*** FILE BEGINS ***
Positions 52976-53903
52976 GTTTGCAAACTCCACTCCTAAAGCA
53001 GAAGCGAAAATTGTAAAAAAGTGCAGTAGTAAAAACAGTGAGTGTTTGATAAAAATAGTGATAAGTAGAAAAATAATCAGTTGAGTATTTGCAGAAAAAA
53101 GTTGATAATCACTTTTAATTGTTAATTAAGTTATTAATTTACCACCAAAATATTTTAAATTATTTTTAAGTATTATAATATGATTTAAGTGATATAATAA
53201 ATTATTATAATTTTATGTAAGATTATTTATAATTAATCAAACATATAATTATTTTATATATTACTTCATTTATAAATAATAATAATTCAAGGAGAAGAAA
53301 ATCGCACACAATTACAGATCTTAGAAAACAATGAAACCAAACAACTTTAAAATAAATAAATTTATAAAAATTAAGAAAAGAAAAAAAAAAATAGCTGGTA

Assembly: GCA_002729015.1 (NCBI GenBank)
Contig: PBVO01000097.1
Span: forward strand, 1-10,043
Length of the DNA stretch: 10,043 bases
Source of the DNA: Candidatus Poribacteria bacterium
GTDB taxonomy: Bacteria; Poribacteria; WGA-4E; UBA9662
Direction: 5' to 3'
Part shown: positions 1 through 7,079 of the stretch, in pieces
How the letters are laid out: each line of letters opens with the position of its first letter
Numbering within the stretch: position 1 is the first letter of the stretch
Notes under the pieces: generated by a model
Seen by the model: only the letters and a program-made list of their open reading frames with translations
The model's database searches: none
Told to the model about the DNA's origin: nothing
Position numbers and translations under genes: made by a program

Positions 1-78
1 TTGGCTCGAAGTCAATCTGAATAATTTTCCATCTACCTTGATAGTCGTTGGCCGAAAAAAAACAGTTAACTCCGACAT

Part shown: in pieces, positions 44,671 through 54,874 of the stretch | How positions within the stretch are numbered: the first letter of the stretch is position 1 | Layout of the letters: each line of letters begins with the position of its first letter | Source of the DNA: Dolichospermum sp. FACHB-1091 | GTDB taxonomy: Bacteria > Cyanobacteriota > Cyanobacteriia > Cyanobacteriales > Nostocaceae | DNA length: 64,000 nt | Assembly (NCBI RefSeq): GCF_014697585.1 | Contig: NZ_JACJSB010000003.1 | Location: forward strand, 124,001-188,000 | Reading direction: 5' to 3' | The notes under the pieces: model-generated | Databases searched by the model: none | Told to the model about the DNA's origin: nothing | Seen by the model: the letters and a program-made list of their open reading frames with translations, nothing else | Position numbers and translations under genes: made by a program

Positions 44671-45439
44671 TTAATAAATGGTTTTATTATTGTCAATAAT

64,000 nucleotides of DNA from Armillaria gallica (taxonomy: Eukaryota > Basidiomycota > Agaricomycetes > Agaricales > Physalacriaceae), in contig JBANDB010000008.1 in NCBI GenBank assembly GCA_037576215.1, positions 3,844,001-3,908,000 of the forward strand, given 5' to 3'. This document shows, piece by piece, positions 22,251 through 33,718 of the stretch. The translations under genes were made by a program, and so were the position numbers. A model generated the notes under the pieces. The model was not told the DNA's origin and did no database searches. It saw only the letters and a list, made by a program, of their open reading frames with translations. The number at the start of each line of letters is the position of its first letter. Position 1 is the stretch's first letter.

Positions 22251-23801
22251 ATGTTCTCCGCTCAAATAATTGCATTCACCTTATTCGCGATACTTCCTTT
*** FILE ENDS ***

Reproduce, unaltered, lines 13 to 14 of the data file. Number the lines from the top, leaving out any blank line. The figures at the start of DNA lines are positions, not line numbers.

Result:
Direction: 5' to 3'
Part shown: positions 1 through 7,079 of the stretch, in pieces